Illinois, Macon County, Decatur Public Library Collections (FamilySearch Historical Records)
|This article describes a collection of historical records scheduled to become available at FamilySearch.org.|
- 1 Collection Time Period
- 2 Record Description
- 3 How to Use the Record
- 4 Record History
- 5 Related Websites
- 6 Related Wiki Articles
- 7 Contributions to This Article
- 8 Citing FamilySearch Historical Collections
- 9 Sources of information for This Collection
Collection Time Period
This collection covers the years 1879 to 2007.
The collection consists of images of card indexes from the Decatur Public Library. The records include:
- Obituary indexes (1879-2007) - Arranged by year
- Military indexes (1917-1919)
These obituaries generally contain the following information:
- Name of deceased
- Date and place of death
- Names of family members
- Cause of death
- Date and place of burial
The World War I Soldiers Cards contain:
- Names of soldiers and enlistees
- Death information
How to Use the Record
To begin your search you will need to know the following:
- The person’s name
- The approximate death date
- The person’s last known residence
Once you have located your ancestor’s obituary, carefully evaluate each piece of information given. These records are often brief so it can be easy to confuse individuals. Compare what information is given with what you already know about your ancestor to make sure it is the correct person.
Next, look at the pieces of information given in the obituary for new information. Add any new information to your records of each family. You should also look for leads to other records about your ancestors.
- Use the birth date or year to search for birth records.
- Use the birth date along with relative’s names to find the family in census records.
- Use the locality and relative’s names to locate church and land records.
- The name of the undertaker or mortuary could lead you to funeral and cemetery records, which often include the names and residences of other family members.
- Compile the entries for every person who has the same surname; this is especially helpful in rural areas or if the surname is unusual.
- Continue to search the records to identify children, siblings, parents, and other relatives of the deceased who may have been buried in the same cemetery or nearby. This can help you identify other generations of your family. Repeat this process for each new generation you identify.
- When looking for a person who had a common name, look at all the entries for the name before deciding which is correct.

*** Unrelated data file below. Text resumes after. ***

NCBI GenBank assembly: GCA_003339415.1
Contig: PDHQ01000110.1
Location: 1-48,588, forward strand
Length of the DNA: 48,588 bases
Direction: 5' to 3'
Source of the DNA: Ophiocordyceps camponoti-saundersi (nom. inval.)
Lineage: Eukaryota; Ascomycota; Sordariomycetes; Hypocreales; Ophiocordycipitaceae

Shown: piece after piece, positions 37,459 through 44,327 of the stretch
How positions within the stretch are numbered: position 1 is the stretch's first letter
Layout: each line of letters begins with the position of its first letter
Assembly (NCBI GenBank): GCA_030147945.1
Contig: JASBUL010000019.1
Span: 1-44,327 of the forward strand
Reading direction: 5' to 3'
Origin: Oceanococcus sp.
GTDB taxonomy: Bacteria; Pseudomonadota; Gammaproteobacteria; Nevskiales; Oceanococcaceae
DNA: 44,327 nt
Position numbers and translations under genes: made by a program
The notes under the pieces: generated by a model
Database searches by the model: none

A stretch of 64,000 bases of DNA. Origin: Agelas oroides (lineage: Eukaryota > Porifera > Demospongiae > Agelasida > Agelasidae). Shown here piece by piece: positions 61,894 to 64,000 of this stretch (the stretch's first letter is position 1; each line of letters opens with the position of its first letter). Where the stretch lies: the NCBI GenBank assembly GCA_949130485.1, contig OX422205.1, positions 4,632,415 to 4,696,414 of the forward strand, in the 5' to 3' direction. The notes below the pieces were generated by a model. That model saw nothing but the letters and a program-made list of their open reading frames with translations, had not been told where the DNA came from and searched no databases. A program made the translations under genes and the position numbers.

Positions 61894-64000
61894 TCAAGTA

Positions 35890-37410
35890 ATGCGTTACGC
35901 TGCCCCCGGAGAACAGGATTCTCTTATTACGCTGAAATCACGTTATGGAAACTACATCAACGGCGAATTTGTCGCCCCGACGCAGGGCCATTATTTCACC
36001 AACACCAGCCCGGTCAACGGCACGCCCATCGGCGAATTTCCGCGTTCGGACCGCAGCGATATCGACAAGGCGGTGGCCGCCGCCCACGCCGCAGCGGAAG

- If the person was in the military use the listed information to locate their military records
If you are unable to find the ancestors you are looking for, try the following:
- Check for variant spellings of the surnames.
- Search the indexes and records of nearby cemeteries.
Newspapers included obituaries from their beginning issues.
Why the Record Was Created
Obituaries were written as a public announcement of death.
The information is generally reliable, but may contain some inaccuracies.
Related Wiki Articles
Contributions to This Article
| We welcome user additions to FamilySearch Historical Records wiki articles. We are looking for additional information that will help readers understand the topic and better use the available records. We also need translations for collection titles and images in articles about records written in languages other than English. For specific needs, please visit WikiProject FamilySearch Records. |
Please follow these guidelines as you make changes. Thank you for any contributions you may provide.
Citing FamilySearch Historical Collections
When you copy information from a record, you should list where you found the information. This will help you or others to find the record again. It is also good to keep track of records where you did not find information, including the names of the people you looked for in the records.
A suggested format for keeping track of records that you have searched is found in the Wiki Article: How to Cite FamilySearch Collections.
Examples of Source Citations for a Record in This Collection
- “Delaware Marriage Records,” index and images, FamilySearch (https://www.familysearch.org: accessed 4 March 2011), entry for William Anderson and Elizabeth Baynard Henry, married 23 November 1913; citing marriage certificate no. 859; FHL microfilm 2,025,063; Delaware Bureau of Archives and Records Management, Dover.
- “El Salvador Civil Registration,” index and images, FamilySearch (https://www.familysearch.org: accessed 21 March 2011), entry for Jose Maria Antonio del Carmen, born 9 April 1880; citing La Libertad, San Juan Opico, Nacimientos 1879-1893, image 50; Ministerio Archivo Civil de la Alcaldia Municipal de San Salvador.
Sources of information for This Collection
"Illinois, Macon County, Decatur Public Library Collections, 1879-2007." FamilySearch (https://www.familysearch.org). Decatur Public Library, Decatur, Illinois. FHL digital images, 45 digital folders. Family History Library, Salt Lake City, Utah
The suggested format for citing FamilySearch Historical Collections is found in the following article: How to Create Source Citations For FamilySearch Historical Records Collections.